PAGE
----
MACo has supported addressing both the regulation and taxation issues posed by short-term rental properties. The Maryland General Assembly has considered legislation on short-term rentals for several years but nothing has passed to date. The article looked at how several local governments in other states have tried to address this challenging and complex issue.

Boston (Massachusetts)

The article focused on the efforts of Boston, which saw a dramatic spike in commercial investors purchasing residential properties to use as short-term rentals starting around 2013. The issue was brought into focus after a coalition of advocacy groups provided research from the University of Massachusetts showing the increasingly negative effects the short-term rental trend was having on the city’s workers and residents.  After being presented with the data, the city’s elected officials took action:

In June 2018, the Boston City Council passed an ordinance eliminating investor unit listings and regulating other short-term residential rentals. It established a registration and data collection system that will allow the city to more effectively monitor the impacts of this industry on its residential housing supply. “At the same time, it continues to allow owner-occupants to rent out extra rooms on AirBnB for as many as 365 days, or their entire home while on vacation,” the ordinance explains.

[Fenway Community Development Corporation representative Colleen] Fitzpatrick says that having data about who owns properties and how they are managed as rentals is a very important piece of the puzzle for city leaders to possess. It would be helpful, but not practical, to access the databases of companies such as AirBnB, which has a very sophisticated registration platform. Without access to information, it can be difficult for communities to move from registration to enforcement.

Fitzpatrick also noted in the article that the purpose of the ordinance was not to eliminate short-term rentals but rather find the balance between allowing short-term rentals and having stable communities and housing/long-term rental options.

Miami Beach (Florida)

The article discussed how Miami Beach has struggled to enforce its short-term rental regulations, which limit the location of short-term rentals based on tourist appeal and neighborhood character. For rentals less than six months and one day, homeowners must: (1) submit an affidavit stating that their home is located in an approved short-term rental area; (2) obtain a business tax receipt and resort tax account; and (3) if part of a condo association, show that the association allows short-term rentals. Single-family homes are prohibited from engaging in short-term rentals. Violations result in the eviction of tenants and fines for the owner starting at $20,000.

Denver, Estes Park, and Larimer County (Colorado)

The article noted that Denver has imposed both regulations and taxes on short-term rentals, which generated $1.1 million in the first eight months of 2017. The property registration rate is estimated at around 70 percent.

Nearby Estes Park and Larimer County jointly developed short-term rental regulations to ensure consistency within their jurisdictions. All short-term rental property owners must register and pay an application fee of $200 plus $50 per bedroom. The joint ordinance: (1) sets caps on rentals within residential zones and limits occupancy to eight people per home unless exempted after a review process; (2) requires the designation of a local representative of property manager to handle complaints; and (3) prohibits employee housing, attainable housing, and accessory dwelling units from being registered.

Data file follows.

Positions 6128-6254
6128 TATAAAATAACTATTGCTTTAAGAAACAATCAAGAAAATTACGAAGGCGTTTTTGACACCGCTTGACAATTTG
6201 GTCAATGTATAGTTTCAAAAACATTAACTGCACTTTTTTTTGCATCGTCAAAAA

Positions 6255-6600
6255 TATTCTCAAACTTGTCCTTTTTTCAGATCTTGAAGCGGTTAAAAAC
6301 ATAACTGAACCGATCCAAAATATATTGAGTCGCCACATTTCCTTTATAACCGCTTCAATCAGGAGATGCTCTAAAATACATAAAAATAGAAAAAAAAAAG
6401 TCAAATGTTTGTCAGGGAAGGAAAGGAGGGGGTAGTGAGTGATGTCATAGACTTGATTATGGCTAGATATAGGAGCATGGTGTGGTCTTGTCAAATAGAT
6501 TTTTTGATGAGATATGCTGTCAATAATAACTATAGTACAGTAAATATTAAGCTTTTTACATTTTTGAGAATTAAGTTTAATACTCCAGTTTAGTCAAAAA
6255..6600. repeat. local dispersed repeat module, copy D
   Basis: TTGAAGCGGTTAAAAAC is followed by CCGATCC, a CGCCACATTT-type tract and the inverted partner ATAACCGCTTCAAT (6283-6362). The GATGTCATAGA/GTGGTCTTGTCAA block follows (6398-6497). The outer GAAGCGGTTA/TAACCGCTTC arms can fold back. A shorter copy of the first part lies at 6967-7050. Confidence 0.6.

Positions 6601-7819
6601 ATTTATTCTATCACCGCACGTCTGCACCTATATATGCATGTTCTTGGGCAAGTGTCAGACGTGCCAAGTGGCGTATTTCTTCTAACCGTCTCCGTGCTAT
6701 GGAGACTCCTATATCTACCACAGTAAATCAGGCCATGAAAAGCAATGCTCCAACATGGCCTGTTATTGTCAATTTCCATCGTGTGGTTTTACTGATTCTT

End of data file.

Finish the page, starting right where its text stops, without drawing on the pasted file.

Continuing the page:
Walla Walla (Washington)

The city of Walla Walla passed a controversial ordinance that prohibited short-term rentals for properties that were not owner occupied for at least 275 days per year and limited rentals to 29 days at a time. Owners must also register short-term rentals as a business and pay applicable taxes. The article described the controversy surrounding the ordinance and the implementation challenges as many short-term renters could not meet the short timeline for the registration and taxation requirements.

Useful Links

Prior Conduit Street Coverage of Airbnb Issues

 

 

New Course Trains High School Students to Be 9-1-1 Telecommunicators

Students in Anne Arundel County will participate in the country’s first-ever program aimed at training high schoolers to be 9-1-1 telecommunicators. Glen Burnie High School is set to launch the program next year, which will focus on teaching students how to respond to a person calling 9-1-1 in distress and how to operate the technology in today’s 9-1-1 centers.

According to The Baltimore Sun:

Twenty-two applied to take “Police Communications: Entry Level Call Taker Training,” a yearlong elective class that includes classroom instruction, simulations and visits to the Anne Arundel County Police Department’s 911 dispatch center.

The 15 who are selected will learn computer-aided dispatch software; mapping location skills; and laws, policies and procedures for taking, screening and dispatching calls, according to the course description.

The Anne Arundel County Police Department, who proposed the program, hopes the class will help to fill vacancies at its 9-1-1 call centers, as well as 9-1-1 call centers across the state. High stress, training standards, and long hours have led to a nationwide shortage of 9-1-1 telecommunicators.

Maryland citizens demand and expect 9-1-1 emergency service to be reliable and efficient. Next-generation technology is required to keep up with this increasingly complex public safety function – improving wireless caller location, accommodating incoming text/video, and managing crisis-driven call overflows. Maryland must accelerate its move toward NG911, deliver these essential services equitably across the state, and assure effective coordination with communications providers.